by Matt Fraction (writer), David Aja (art), Matt Hollingsworth (colors), and Chris Eliopoulos (letters)
The Story: A banged up Hawkeye tries to save his neighbours’ homes from their Russian mobster landlord.
The Review: Hawkeye #1 is one of those rare first issues where you know that you’re seeing the start of something very special. Much like Daredevil #1, there’s a perfect unity between writer and artist and, more than that, a fresh, unique take on an old, well-worn character. I will go even so far as saying that much like Fraction’s Iron Man, Hawkeye #1 feels like the start of what will be the definitive take on the character for years to come.
II’m one of those people who always kind of found old Clint Barton a little drab. In one issue, however, Fraction breathes an incredible amount of life into the character. Clint feels fully three-dimensional and, more than that, extremely human. He has that natural, roguish bravado, a blend of mischieviousness and swagger that’s never over the top and makes Clint more likable than cardboard cut-out. Better still, while Barton is clearly the daring rogue, he also shows a strongly empathetic side – from helping out his down and out fellow tenants, to going to great lengths to save a dog. In one issue, Fraction has written a Clint that we like, sympathize with, and want to root for.
I also greatly enjoyed Fraction’s focus on Clint’s lack of any powers, despite the power level of the villains he goes up against alongside the Avengers. Clint is shown to be self-conscious of how ludicrous the “archer” really is as a superhero and is pretty blunt about it. I loved Fraction’s also letting us peak behind the glitz and glamour of superheroism – we see the injuries a guy without superpowers sustains, and nothing is held back. There’s recovery, casts, and the works.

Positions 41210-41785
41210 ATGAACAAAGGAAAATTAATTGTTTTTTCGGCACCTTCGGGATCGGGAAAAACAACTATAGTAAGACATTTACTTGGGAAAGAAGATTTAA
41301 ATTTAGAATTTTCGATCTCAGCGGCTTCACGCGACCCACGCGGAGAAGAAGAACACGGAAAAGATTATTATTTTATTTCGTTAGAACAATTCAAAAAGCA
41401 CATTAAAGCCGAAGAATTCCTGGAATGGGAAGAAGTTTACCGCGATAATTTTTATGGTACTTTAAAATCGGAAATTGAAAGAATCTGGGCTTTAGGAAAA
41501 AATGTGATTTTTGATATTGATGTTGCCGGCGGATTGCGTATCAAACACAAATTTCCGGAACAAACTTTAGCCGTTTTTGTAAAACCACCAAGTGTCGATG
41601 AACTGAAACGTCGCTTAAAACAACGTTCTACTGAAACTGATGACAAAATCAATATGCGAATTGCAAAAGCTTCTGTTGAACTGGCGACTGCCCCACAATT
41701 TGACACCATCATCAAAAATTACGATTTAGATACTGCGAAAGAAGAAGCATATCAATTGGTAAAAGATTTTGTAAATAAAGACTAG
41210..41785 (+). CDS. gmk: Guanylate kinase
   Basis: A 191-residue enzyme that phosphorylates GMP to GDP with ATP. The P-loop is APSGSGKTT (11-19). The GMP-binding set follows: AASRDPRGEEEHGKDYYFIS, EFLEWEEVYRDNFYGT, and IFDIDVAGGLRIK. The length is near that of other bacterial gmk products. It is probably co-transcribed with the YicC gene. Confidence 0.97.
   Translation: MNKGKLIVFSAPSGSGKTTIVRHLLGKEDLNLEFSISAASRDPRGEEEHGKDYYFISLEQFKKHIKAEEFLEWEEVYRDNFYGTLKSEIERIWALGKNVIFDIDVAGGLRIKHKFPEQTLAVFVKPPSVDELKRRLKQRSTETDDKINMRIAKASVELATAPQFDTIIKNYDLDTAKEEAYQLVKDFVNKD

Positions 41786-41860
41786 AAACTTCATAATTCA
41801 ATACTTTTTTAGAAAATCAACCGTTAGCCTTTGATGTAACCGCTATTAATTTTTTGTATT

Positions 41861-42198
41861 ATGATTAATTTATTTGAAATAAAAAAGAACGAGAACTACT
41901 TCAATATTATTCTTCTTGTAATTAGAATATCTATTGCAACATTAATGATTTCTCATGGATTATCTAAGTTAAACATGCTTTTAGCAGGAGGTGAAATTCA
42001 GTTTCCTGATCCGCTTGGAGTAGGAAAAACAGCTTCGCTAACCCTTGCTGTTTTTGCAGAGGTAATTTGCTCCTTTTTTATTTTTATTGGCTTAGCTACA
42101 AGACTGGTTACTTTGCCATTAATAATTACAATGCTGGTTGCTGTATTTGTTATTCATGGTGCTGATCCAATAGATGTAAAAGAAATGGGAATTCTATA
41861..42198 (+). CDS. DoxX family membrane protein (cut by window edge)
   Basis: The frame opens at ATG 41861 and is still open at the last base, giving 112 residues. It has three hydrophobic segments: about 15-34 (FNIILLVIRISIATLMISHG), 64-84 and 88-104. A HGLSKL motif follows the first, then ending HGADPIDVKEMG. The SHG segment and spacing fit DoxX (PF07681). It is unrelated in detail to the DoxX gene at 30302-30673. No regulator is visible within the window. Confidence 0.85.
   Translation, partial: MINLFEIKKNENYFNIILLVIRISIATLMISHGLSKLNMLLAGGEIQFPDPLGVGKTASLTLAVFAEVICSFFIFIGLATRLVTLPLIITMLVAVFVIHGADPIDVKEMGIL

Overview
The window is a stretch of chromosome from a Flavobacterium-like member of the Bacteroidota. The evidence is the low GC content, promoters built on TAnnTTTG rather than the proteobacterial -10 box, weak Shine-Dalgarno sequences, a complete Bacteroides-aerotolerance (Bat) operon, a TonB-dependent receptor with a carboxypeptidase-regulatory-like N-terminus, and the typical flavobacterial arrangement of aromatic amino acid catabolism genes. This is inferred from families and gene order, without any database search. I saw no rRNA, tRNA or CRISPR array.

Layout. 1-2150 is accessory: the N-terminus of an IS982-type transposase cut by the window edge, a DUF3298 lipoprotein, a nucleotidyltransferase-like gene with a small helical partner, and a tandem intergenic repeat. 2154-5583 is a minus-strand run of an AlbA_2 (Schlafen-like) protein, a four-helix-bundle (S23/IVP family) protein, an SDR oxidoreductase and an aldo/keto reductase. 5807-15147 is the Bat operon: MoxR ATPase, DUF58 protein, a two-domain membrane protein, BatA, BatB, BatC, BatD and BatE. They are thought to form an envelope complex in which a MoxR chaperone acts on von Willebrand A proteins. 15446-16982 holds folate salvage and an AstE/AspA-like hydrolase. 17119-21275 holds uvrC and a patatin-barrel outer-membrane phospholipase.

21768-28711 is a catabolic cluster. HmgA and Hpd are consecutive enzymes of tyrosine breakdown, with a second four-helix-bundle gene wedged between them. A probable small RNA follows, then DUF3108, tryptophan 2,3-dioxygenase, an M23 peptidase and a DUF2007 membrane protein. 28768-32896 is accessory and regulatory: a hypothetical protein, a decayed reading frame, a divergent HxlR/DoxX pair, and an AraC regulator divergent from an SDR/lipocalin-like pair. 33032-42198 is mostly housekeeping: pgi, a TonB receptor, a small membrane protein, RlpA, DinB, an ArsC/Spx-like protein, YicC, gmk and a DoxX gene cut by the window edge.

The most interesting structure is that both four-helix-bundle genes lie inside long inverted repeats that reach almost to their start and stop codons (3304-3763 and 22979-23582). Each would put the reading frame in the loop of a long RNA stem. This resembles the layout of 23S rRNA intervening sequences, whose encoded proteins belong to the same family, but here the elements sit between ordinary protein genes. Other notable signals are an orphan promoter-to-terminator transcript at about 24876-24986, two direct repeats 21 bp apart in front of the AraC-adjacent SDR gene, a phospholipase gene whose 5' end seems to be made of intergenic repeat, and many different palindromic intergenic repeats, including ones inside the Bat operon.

Then there’s David Aja, who is perhaps the greatest drawing point to the book thus far. His work is a heady mix of Darwyn Cooke, Michael Lark, and Sean Phillips. While his action scenes are fluid and fun, it’s in depicting the streets of New York City that Aja really shines. His work is so vivid and evocative that you can practically feel the heat of the streets and smell the sweat, garbage, and cold night air. Aja’s work is has a nostalgic, pulpy flair, but is also the most immersive book that you will have the pleasure of reading this week.
Between Aja and Fraction, what’s also emphasized is the street-level nature of this book. There’s no Kang or Thanos in this one, but rather crooked landlords and an injured dog. And the book is all the better for it. The low level feel forces the book to go heavy on the character work, giving a layer of depth and a noir, indie feel that makes it completely and utterly unlike anything else Marvel is putting out right now. Put simply, everything feels more real and more meaningful than your average “superhero” comic. It’s a grounded book, but one with a Marvel flare.
This book isn’t perfect though – the mobsters have a running gag in which they repeatedly use the word “bro.” It’s mildly humorous at first, but man does Fraction beat that one into the ground. Also, the script’s jumping around in time resulted in a split second of confusion at a couple of points. But you know what? These are very minor faults in what is a truly brilliant, unique book.
Also, as an aside, if you have a soft spot for man’s best friend, you’re liable to tear up on this one. The ending in particular is really touching, makes for a great man/dog friendship, and only makes you like Clint that little bit more.
Conclusion: At $2.99, you need to give this book a shot. Marvel is really trying something different here, and it’s brilliant, with a creative team that is working at their absolute peak. This doesn’t just meet expectations, it exceeds them.